(Tuesday, Jan. 2: San Leandro historian Cindy Simons added some photos to the obituary published last week.)
Art Larsen, who was inducted into the International Tennis Hall of Fame in 1969, died at age 87 earlier this month at the San Leandro Health Care Center after living here most of his life.
Larsen, who played tennis as a teen, went into the Army during World War II and fought in the Battle of the Bulge.
After the war he resumed playing tennis and earned the nickname "Tappy" for his habit of rapping his racket on surrounding objects for good luck.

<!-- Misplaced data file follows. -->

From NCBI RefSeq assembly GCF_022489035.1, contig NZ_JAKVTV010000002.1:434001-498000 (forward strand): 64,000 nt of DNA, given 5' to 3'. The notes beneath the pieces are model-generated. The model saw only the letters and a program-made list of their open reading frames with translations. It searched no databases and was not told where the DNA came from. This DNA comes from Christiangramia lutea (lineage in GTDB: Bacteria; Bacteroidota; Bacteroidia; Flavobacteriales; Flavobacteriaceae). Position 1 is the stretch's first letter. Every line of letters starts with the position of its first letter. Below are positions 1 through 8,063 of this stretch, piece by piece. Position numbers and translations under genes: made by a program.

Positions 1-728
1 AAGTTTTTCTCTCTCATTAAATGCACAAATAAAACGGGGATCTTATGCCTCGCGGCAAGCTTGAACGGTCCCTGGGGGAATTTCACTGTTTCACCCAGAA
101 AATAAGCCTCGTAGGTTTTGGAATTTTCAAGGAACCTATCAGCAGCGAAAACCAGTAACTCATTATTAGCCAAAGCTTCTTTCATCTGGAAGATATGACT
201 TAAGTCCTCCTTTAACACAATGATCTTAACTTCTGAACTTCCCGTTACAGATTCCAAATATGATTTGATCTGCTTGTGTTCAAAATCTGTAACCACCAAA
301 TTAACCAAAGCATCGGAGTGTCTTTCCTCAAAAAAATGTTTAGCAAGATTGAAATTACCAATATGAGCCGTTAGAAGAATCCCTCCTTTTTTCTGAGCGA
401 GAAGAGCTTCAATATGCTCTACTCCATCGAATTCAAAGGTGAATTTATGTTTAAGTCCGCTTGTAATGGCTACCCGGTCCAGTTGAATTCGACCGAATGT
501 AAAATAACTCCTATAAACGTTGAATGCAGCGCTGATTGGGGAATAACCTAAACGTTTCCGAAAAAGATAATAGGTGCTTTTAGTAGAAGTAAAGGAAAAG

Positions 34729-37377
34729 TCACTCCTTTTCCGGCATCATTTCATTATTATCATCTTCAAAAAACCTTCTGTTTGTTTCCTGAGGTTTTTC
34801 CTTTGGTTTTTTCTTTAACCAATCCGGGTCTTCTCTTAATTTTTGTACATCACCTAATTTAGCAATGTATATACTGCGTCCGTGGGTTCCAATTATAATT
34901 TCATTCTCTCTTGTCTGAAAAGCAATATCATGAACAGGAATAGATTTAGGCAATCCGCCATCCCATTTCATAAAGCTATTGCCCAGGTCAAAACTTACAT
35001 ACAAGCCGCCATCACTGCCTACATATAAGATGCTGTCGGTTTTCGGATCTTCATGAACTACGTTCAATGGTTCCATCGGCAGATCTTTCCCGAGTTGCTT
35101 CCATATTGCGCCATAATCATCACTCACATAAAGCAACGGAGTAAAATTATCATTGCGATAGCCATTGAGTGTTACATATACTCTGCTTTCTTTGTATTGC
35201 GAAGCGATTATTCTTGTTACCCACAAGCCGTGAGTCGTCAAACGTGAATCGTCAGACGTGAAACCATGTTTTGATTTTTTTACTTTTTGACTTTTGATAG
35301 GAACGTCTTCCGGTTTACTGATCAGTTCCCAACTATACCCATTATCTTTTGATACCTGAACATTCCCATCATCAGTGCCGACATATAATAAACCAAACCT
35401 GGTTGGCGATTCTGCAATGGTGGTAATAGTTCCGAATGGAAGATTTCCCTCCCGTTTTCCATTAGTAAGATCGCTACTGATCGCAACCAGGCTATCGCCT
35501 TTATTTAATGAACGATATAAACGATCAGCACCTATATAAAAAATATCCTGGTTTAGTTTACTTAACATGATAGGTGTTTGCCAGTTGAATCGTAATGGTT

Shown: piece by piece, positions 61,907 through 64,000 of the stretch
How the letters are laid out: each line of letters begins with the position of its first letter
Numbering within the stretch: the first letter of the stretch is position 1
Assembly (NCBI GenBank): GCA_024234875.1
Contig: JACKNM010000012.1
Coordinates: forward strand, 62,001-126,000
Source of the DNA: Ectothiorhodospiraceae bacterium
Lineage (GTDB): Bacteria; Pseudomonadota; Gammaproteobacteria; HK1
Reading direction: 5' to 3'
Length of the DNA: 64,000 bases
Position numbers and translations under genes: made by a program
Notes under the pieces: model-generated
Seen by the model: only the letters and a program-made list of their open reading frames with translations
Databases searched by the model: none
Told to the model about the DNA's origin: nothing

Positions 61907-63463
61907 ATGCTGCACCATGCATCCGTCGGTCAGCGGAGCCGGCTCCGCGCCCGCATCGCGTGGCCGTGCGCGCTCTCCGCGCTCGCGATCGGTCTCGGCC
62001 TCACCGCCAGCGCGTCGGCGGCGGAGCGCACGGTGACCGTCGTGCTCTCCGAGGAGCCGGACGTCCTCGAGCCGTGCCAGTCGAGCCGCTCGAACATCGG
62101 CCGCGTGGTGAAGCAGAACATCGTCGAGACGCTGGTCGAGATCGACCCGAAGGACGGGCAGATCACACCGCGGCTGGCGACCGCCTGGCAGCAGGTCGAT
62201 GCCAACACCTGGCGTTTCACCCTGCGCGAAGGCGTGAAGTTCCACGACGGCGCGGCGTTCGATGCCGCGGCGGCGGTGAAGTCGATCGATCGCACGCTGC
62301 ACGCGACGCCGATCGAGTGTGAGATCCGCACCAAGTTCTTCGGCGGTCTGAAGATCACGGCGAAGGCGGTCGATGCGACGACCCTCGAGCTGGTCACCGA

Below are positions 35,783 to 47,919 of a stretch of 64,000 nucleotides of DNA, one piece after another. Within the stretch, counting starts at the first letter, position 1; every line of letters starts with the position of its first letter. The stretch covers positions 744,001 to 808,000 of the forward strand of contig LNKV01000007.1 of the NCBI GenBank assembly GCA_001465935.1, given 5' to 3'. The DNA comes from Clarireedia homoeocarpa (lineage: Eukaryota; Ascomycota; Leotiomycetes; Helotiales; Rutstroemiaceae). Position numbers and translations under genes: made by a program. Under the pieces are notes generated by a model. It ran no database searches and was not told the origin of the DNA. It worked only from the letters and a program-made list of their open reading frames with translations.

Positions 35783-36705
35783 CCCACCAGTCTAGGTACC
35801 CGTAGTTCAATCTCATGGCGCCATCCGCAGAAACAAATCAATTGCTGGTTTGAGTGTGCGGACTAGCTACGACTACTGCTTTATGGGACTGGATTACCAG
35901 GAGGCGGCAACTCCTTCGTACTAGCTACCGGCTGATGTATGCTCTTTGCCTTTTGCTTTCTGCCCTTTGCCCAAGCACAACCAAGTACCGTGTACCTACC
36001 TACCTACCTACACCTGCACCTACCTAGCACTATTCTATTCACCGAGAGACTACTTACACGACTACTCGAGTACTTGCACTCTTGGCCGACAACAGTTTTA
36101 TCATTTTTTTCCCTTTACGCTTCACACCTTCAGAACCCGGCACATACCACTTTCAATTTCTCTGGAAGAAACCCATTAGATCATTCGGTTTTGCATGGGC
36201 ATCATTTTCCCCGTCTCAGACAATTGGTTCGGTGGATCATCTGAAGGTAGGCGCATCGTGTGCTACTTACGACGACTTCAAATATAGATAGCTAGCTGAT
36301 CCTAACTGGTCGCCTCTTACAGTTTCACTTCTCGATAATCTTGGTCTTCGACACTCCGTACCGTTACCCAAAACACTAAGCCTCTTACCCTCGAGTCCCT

Between 1950 and 1954, Larsen rose to the top ranks of U.S. tennis with a series of tournament wins, and earned a reputation for flamboyance, reportedly arriving for matches after all-night parties, according to his Wikipedia profile.
His tennis career was cut short in 1956 when a motorcycle accident in Castro Valley caused some paralysis and vision loss.
"The old timers know about him but he went off the radar," said San Leandro historian Cindy Simons. "He was at the top of the tennis world."
According to an obituary on San Leandro Bytes, Larsen died on December 7 and was buried on December 13. He is survived by his sister, Joyce Stengel, and her children: Willis C. Stengel, Carl A. Stengel and Patricia Rickner. He had no wife or children.